It mentions Germany, and a war, and Hister (which kind of sounds like Hitler to modern ears): amazing prophetic powers? No; in fact “Hister” (which can also be translated as “Ister” or “Iter”) is not the name of Adolf Hitler or anyone else; it is another name for the lower Danube River, a word that Nostradamus also used in his 1554 “Almanac.”
In his book “The Complete Prophecies of Nostradamus,” Henry S. Roberts offers the following translation of Century VIII (2):
“Condon and Aux, and about Mirande
I see a fire from heaven that surrounds them.
Sol, Mars, in conjunction with the lion, and then Marmande.
Lightning, great war, wall falls into the Garonne.”
What in the world does this mean? Sol and Mars may refer to the Sun and Mars (or not). Condon and the other proper nouns are place names (probably). And a fire from the heaven could be anything from a comet to an exploding sun. What do you think Roberts made of it?
If you guessed alien contact, you’re right; according to Roberts’s learned interpretation “Fire from heaven suggests extraterrestrial spacecraft landing amid a great war on Earth.” Since no date is given it may yet happen of course — or maybe it was referring to Halley’s Comet, which is seen about every 75 years and certainly has appeared in times of strife — or any number of other things. [Countdown: Tales of 10 Historical Predictions]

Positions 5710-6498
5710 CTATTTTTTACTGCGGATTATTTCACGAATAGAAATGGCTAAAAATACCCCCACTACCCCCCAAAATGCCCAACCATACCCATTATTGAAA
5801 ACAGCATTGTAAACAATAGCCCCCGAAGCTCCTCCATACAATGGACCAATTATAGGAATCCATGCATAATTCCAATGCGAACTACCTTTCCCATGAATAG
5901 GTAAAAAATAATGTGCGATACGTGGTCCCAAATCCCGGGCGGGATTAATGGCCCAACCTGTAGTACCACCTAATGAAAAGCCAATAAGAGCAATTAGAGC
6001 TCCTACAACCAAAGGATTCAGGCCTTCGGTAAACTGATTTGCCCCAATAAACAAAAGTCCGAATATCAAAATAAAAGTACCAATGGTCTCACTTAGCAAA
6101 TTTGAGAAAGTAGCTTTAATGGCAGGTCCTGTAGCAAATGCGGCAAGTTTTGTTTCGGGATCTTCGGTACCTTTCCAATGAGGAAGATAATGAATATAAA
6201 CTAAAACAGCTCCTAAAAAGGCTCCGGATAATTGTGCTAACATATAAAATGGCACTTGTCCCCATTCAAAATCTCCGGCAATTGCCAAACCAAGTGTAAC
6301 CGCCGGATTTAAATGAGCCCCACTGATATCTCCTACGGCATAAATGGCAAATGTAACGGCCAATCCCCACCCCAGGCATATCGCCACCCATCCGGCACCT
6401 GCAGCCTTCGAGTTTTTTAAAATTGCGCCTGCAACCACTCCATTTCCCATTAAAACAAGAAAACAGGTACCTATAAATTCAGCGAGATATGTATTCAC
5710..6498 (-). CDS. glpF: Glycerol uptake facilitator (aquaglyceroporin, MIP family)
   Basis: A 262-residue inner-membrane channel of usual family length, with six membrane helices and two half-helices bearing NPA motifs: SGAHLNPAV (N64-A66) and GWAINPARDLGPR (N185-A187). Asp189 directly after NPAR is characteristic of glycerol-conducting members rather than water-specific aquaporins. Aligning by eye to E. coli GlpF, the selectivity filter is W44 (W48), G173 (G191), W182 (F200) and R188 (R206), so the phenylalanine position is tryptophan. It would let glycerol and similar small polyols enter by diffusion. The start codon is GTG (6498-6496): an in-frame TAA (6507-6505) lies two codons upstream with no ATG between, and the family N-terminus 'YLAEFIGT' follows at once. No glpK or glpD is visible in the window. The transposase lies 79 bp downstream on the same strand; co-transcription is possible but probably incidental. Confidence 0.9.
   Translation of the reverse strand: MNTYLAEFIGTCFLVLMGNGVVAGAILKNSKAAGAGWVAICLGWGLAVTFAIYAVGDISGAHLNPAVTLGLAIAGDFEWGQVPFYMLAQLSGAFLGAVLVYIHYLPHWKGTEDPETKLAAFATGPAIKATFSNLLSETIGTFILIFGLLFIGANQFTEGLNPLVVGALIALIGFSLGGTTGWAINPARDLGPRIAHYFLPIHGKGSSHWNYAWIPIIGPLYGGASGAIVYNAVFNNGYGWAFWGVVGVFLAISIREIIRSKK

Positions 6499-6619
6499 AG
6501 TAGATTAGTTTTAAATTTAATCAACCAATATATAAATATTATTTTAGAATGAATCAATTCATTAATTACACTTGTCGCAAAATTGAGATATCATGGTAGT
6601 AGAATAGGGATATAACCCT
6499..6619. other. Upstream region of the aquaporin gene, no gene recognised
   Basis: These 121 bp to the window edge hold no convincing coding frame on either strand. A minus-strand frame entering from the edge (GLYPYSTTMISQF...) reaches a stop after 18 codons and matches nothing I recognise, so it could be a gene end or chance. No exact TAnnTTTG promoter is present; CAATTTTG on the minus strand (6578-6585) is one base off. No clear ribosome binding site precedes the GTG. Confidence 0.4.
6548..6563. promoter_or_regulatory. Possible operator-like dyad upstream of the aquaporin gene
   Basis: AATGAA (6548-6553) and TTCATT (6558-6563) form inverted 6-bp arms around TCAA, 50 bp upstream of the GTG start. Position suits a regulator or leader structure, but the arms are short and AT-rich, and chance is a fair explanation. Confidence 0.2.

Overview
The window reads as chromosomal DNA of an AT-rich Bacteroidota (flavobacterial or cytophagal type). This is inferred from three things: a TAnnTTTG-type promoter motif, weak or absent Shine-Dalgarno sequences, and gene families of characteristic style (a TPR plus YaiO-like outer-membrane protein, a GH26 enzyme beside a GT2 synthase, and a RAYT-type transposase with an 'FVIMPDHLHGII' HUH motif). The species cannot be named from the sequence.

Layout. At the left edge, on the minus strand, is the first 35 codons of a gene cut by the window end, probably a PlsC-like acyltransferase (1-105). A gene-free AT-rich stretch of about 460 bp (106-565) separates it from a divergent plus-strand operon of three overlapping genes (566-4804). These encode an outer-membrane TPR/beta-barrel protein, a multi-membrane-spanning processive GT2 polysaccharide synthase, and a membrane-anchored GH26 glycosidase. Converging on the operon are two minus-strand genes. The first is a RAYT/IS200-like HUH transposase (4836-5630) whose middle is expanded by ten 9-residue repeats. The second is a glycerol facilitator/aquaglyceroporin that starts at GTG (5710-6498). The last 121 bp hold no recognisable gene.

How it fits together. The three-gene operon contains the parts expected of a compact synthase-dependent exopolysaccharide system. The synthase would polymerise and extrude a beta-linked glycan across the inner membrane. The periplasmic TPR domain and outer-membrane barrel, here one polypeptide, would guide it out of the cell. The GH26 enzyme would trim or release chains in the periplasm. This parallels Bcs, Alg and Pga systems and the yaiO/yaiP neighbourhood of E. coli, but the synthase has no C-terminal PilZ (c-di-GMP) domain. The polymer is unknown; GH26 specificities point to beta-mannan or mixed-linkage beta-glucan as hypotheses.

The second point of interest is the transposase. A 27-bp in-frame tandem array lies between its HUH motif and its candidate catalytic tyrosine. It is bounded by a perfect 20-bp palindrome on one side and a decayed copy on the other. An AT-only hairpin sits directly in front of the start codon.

Though widely regarded as a prophet, many who have studied Nostradamus’s works find that most of the amazing prophecies attributed to him are merely the result of poor linguistic and historical scholarship. In his book “Nostradamus, Bibliomancer: The Man, the Myth, the Truth,” Peter Lemesurier, a former Cambridge linguist and author of nearly a dozen books on the French seer, concludes that Nostradamus was neither a doctor nor an astrologer, nor even (by his own admission) a prophet. He merely believed that history repeats itself, and thus projected known past events into the future.